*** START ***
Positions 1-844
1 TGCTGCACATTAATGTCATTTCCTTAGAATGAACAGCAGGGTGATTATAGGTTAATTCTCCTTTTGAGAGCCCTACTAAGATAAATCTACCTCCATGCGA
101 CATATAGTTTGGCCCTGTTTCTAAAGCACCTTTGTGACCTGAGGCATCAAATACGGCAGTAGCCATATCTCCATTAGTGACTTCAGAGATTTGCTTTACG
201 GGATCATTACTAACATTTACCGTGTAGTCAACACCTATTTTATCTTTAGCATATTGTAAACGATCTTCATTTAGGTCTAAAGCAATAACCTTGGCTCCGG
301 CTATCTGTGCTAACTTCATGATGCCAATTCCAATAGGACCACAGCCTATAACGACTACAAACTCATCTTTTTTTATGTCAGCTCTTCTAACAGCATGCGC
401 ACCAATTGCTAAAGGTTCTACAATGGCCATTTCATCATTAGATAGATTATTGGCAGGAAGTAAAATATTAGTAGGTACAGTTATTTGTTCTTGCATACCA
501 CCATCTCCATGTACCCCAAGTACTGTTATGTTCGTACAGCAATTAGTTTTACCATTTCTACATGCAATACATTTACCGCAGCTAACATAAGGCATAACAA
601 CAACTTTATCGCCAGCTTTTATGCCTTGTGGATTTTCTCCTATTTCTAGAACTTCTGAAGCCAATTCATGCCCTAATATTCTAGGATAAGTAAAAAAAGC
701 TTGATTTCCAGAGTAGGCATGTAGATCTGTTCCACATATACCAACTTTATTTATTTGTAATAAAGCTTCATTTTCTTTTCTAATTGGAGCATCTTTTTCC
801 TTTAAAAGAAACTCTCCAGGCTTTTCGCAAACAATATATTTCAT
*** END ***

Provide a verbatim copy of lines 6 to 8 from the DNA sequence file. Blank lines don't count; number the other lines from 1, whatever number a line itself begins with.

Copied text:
401 ACCAATTGCTAAAGGTTCTACAATGGCCATTTCATCATTAGATAGATTATTGGCAGGAAGTAAAATATTAGTAGGTACAGTTATTTGTTCTTGCATACCA
501 CCATCTCCATGTACCCCAAGTACTGTTATGTTCGTACAGCAATTAGTTTTACCATTTCTACATGCAATACATTTACCGCAGCTAACATAAGGCATAACAA
601 CAACTTTATCGCCAGCTTTTATGCCTTGTGGATTTTCTCCTATTTCTAGAACTTCTGAAGCCAATTCATGCCCTAATATTCTAGGATAAGTAAAAAAAGC